I started a family geocaching account on geocaching.com back in 2011, but never did anything with it because I didn’t have a gps and because it seemed like a very complicated endeavor to search for items hidden in the woods with naught but a piece of paper explaining the items’ whereabouts. Smart phones have come along and changed all that, though.
So, back in February, while attending a cousin’s birthday party, I started asking Aunt T questions about geocaching because I knew that her husband, Uncle R, was really into it.
“Oh, I find one almost every day,” she explained. “R does every day.”
Well, that revelation only led to more questions. Are there really that many geocaches? And everywhere? Then, T pulled out her phone to show me a map of geocaches hidden in the area. We were, quite literally, surrounded.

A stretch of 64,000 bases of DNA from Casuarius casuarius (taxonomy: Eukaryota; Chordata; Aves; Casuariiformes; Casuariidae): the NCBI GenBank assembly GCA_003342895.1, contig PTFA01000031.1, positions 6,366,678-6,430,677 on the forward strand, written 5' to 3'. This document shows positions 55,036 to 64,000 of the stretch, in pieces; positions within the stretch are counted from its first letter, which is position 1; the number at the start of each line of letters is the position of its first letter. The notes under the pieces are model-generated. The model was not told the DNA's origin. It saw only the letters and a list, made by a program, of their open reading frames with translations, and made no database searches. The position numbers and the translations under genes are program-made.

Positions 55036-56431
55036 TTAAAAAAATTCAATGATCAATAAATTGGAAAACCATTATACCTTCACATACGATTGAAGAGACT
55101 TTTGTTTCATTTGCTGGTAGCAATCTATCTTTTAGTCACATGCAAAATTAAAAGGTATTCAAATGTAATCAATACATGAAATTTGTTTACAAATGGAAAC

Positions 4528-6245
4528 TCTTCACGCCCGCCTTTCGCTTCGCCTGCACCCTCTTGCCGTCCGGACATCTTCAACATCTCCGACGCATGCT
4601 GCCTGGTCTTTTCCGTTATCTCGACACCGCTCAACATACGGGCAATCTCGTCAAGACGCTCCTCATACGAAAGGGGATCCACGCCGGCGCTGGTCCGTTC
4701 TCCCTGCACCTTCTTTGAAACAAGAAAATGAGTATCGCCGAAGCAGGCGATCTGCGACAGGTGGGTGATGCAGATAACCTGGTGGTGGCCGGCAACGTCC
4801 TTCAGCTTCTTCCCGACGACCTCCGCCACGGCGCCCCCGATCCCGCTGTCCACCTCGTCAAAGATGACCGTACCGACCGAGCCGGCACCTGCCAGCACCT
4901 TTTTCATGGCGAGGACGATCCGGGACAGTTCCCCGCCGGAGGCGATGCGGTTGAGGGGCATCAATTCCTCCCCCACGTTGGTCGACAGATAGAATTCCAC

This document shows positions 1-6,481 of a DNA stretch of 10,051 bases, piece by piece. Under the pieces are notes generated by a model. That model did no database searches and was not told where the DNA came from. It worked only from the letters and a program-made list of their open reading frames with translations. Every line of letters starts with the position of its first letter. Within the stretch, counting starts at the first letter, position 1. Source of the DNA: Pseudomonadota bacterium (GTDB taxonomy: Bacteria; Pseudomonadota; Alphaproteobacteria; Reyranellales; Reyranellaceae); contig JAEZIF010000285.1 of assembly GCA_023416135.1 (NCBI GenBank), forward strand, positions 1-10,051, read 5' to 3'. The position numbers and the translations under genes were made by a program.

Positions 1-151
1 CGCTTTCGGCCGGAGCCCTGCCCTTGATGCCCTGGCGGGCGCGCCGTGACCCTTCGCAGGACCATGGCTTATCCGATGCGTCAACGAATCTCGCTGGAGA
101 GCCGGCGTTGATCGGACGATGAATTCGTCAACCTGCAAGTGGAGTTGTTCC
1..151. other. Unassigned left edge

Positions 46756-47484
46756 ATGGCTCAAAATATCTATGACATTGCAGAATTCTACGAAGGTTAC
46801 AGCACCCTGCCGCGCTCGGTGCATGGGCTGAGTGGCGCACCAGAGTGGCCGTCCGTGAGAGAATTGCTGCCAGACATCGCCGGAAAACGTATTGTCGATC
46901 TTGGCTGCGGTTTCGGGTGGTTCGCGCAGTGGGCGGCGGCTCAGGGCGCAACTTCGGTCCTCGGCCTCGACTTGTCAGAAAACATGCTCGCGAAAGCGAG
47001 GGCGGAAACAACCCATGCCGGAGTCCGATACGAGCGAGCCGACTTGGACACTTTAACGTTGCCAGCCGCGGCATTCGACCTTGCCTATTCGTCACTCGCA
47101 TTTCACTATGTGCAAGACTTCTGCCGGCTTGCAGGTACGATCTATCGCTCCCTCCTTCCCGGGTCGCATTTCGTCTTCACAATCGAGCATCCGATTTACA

Right now, while sitting at your computer (or wherever you’re reading this), you are oblivious to the handful of containers hidden in a nearby stump, fence post, or lampskirt. Sitting outside a restaurant? Well, there’s probably one in the nearby newspaper dispenser or on that fire hydrant over there.
The day after the party, I decided to revive the old geocaching account and try to learn more. My sweet Hubs wasn’t too keen on the idea at first. It sounded kind of fun to him, but deep down he didn’t really care about doing it. I think he was just going along with me to be nice. But finding our first one only made him want to find another one.
Here are a couple of pictures of our very first find:
We’ve been going strong ever since this first one. We’ve even hidden several of our own. If you look to the right sidebar, you’ll see my geocaching badge. I hope to share more about how geocaching has been a boon to our social studies and science activities. Right now, though, I have to go check myself for ticks. Ewwww!